During 2009 the company has introduced new sub-55 kVA products, noise level reduction up to 6 dB on some products (77 dB at 1m to 71 to 74 dB), new 150-220 kVA products, emission compliance to Stage IIIA, power density increases across the range and improved control systems. The standout features are the incorporation of excitation boost systems (EBS) and modular common rail systems, the introduction of a 1250 kVA (1 MW) prime power 20 foot standard container unit for the rental and construction market and the implementation of new ‘Powerstart’ and ‘Powercommand’ controls across the range.
Cummins’ ambitions for next year include upgrading half the product range, introducing new products now in development from 1250 kVA to 3000 kVA and new low emissions products introduction up to 2500 kVA with modular common rail systems.
Developments in 2009
In January Cummins introduced a modified version of its QSL9 engine platform ready to meet the EPA Tier 4 Interim and EU Stage IIIB off-highway emissions standards due for implementation in 2011 (Figure 1). Ultimately it will replace the 8.3 litre QSC range. The primary mechanism was the incorporation of a fully integrated air-intake to exhaust aftertreatment system with all the Tier 4 technology enablers designed and manufactured by Cummins themselves. The resulting cleaner, more efficient combustion reduced QSL9 fuel consumption by up to 5 %, dependent on rating, and increased high-rate power to 380 hp (283 kW) with peak power rising to 400 hp (298 kW) at a lower rpm in response to very high work load demands. The corresponding figures for the Tier 3 version are 272 kW and 280 kW.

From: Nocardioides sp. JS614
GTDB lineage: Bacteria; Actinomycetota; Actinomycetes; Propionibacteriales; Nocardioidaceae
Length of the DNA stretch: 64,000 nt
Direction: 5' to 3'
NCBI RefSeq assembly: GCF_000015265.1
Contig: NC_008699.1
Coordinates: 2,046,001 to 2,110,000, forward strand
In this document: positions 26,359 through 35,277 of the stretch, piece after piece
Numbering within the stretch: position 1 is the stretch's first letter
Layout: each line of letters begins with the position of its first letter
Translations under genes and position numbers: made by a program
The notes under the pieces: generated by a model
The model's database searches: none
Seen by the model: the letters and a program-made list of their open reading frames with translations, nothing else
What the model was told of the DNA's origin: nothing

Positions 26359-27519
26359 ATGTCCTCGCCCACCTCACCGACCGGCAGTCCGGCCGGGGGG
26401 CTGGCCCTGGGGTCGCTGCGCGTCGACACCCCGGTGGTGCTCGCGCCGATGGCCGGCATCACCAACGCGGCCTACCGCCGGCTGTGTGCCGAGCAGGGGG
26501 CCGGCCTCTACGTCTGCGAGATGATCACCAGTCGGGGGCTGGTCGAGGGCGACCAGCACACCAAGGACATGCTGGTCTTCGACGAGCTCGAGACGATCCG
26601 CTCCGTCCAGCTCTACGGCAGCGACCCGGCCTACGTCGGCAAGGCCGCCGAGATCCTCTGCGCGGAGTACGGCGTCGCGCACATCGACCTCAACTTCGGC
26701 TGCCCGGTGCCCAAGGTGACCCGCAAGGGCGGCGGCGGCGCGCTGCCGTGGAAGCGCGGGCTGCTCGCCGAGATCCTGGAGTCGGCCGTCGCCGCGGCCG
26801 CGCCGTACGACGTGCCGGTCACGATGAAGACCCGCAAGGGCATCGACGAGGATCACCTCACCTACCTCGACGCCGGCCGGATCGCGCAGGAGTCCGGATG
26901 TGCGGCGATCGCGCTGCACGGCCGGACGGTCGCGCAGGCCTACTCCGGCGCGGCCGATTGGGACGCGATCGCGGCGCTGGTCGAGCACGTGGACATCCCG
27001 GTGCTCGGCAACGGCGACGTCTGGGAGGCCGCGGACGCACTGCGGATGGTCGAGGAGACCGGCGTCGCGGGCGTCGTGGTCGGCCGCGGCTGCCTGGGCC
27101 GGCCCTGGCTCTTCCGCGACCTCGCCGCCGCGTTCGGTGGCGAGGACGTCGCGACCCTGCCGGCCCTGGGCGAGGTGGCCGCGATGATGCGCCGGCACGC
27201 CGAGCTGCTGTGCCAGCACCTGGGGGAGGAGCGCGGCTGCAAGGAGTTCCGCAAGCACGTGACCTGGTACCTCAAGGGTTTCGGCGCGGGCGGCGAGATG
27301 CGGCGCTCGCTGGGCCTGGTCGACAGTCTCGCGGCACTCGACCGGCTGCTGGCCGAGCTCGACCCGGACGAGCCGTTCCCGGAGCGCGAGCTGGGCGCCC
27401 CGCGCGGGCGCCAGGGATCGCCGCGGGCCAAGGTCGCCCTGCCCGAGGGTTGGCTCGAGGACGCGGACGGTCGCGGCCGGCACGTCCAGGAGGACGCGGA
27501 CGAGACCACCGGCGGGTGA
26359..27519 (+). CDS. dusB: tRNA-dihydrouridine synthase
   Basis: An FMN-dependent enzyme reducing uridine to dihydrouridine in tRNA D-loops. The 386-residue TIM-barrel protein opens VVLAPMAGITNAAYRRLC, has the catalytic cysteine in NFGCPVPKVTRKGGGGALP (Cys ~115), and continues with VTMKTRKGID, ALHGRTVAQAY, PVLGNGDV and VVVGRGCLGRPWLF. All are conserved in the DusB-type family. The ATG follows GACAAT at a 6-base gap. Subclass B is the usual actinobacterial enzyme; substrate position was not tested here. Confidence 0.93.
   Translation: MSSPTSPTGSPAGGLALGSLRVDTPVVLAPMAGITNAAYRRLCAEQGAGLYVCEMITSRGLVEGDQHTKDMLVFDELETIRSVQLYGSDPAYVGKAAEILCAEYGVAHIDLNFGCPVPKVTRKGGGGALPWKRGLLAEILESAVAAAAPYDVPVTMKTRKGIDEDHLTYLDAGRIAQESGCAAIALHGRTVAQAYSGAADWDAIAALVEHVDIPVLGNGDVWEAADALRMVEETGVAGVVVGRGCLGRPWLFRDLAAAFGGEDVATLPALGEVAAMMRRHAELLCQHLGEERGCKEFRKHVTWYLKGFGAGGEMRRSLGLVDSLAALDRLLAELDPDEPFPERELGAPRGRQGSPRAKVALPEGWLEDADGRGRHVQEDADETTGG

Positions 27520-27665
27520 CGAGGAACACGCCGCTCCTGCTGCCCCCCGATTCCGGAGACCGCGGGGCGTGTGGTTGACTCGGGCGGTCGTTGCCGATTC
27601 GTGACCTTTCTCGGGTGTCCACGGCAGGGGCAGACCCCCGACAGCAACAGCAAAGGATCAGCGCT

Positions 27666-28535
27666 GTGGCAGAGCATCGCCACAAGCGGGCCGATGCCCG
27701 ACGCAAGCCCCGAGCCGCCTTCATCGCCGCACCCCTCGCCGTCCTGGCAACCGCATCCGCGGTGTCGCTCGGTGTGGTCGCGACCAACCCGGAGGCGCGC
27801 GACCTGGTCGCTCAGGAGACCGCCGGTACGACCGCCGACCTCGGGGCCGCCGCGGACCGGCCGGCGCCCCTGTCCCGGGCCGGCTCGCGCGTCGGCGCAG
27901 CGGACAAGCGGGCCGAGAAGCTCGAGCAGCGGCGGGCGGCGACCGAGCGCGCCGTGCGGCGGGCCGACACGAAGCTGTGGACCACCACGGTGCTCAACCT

The 8.9-litre Tier 4 platform also incorporated the company’s XPI extra-high pressure injection system, the latest development of common rail capability. This enables multiple injection events with very high fuel injection pressure across all engine rpm speeds, resulting in cleaner combustion and improved engine response. The fuel system was complemented with a variable geometry turbocharger with a sliding-nozzle design, also by Cummins. This continuously varies the airflow boost to precisely match engine rpm and load demands. The whole efect is also to broaden the output range to 179-298 kW.